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Sorry, But No: Nitish Kumar Turns Down Tejashwi Yadav's Request

PATNA:  Weeks after ejecting Lalu Yadav’s son Tejashwi Yadav from the government, the Bihar government has signaled its determination to have him evicted from the palatial bungalow located next to the Chief Minister Nitish Kumar’s official residence as well. For the second time in two weeks, the government on Friday rejected every argument that the junior Yadav had made in a desperate attempt to retain the bungalow that he had renovated at considerable public expense when he was Bihar deputy chief minister and the building construction minister.

It possibly hasn’t helped Tejashwi Yadav that he has been continuously flinging sharp darts at his former boss ever since Chief Minister Nitish Kumar’s Janata Dal (United) swapped the RJD-Congress combine with the BJP as its alliance partner in July. That move edged out the 27-year-old Yadav from the deputy chief minister’s chair on which Mr Kumar’s new friend Sushil Kumar Modi of the BJP sits.

Seen as Lalu Yadav’s political heir, Tejashwi Yadav had to settle for the Leader of Opposition’s post that Sushil Kumar Modi had held earlier.

Now Chief Minister Nitish Kumar wants the two to swap their bungalows too.

“One should not develop any personal attachment towards a government facility. Today I am on the seat, but it is not permanent,” the Chief Minister said on Monday, an advice aimed at his former deputy.

But Tejashwi Yadav appears to be too fond of his bungalow to let it go so easily. Chief Minister Kumar is his next door neighbour and his parents, former chief ministers Lalu Yadav and Rabri Devi live just across the road.

The 1, Polo Road bungalow that the government wants him to move into is a few kilometres away.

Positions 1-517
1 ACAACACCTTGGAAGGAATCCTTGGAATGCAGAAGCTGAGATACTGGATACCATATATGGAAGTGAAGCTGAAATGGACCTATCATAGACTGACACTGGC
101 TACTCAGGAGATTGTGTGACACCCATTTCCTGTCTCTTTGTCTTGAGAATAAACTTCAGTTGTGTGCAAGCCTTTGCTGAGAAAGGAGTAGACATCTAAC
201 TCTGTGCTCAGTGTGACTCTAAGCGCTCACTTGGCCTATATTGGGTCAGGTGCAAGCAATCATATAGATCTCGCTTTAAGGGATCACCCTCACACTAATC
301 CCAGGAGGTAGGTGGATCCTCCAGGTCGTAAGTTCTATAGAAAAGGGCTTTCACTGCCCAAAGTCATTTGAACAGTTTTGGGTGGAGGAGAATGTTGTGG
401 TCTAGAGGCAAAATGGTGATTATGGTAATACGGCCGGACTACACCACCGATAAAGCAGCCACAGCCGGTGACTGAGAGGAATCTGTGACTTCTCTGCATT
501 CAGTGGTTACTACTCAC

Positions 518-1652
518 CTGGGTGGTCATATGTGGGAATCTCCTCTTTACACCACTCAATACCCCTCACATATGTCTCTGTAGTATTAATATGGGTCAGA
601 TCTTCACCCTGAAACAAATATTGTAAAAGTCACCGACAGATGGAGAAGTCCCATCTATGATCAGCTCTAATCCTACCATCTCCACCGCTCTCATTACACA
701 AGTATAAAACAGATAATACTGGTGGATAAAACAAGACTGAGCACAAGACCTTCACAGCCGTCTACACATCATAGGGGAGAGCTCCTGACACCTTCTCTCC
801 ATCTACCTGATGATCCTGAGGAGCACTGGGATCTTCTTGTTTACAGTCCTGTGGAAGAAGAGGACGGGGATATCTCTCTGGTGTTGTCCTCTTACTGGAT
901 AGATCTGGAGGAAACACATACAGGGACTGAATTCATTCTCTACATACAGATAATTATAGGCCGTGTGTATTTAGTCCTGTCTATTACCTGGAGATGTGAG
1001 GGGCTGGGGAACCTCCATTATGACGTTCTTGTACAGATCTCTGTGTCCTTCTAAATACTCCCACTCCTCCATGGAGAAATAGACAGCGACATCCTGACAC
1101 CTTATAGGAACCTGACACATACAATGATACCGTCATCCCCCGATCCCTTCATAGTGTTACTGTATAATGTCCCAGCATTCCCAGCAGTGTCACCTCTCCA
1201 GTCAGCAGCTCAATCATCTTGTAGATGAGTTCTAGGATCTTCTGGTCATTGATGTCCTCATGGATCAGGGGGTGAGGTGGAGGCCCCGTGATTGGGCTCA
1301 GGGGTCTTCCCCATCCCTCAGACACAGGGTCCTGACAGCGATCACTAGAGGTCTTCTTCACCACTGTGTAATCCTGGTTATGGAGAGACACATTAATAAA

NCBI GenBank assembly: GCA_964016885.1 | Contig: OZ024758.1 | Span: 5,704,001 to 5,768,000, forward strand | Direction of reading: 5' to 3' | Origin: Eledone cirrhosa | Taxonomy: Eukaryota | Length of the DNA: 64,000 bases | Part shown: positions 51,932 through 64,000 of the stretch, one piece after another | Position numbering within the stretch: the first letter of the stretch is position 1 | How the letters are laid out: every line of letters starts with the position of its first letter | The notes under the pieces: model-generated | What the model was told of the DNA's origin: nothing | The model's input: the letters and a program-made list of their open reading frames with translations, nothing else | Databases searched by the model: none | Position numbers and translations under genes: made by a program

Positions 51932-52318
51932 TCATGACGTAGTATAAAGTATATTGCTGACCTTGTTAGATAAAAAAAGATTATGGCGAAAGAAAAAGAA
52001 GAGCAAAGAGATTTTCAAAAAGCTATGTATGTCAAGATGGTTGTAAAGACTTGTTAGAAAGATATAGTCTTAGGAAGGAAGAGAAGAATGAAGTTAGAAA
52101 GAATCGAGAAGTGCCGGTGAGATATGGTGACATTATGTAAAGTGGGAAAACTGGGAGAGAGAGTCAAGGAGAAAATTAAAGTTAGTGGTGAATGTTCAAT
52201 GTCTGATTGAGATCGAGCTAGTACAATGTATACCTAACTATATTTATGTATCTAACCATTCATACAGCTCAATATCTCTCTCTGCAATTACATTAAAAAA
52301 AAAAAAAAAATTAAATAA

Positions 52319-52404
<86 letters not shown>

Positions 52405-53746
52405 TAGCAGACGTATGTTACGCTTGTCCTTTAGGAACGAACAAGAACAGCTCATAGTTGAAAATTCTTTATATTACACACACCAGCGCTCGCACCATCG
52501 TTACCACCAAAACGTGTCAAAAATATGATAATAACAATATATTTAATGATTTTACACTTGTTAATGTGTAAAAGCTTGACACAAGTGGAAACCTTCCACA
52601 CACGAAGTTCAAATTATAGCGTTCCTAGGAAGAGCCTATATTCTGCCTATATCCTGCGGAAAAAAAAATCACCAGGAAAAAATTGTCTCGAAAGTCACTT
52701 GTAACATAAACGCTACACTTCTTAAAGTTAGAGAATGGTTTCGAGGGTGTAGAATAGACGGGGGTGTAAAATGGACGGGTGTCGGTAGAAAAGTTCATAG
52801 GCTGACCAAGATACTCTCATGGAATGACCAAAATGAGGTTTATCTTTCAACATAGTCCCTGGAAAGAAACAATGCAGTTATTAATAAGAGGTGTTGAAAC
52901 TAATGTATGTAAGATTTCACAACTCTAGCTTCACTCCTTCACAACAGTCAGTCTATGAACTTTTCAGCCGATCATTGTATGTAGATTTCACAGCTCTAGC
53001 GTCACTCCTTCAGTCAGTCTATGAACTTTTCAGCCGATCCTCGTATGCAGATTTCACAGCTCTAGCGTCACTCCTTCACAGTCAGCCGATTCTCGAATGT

It was first allotted to Mr Modi when he first became Bihar’s Deputy Chief Minister in 2005. But he was allowed to retain the house in 2013 when Nitish Kumar ended his 17-year-old alliance with the BJP and Mr Modi became the opposition leader.

Tejashwi Yadav is invoking this precedent as one of the reasons why he should also be allowed to retain his bungalow irrespective of whether he was a minister or an opposition leader.

But the government has thrown the rule-book at him, pointing that his 5, Circular Road bungalow had since then been designated as the official house for the Deputy Chief Minister, or the Number 2 in the Bihar Cabinet.

Standing up for his son, Lalu Yadav today brushed aside questions about his son seeking a special treatment from Nitish Kumar for the house. “He has no love for the bungalow,” father Yadav said.

Given how the Bihar government had rejected multiple requests from Tejashwi Yadav, Rashtriya Janata Party sources said the Yadav household was reconciling to the fact that Lalu Yadav’s younger son would have to move out. But it is being suggested that he may not move into his official bungalow but opt to move in with his father across the road.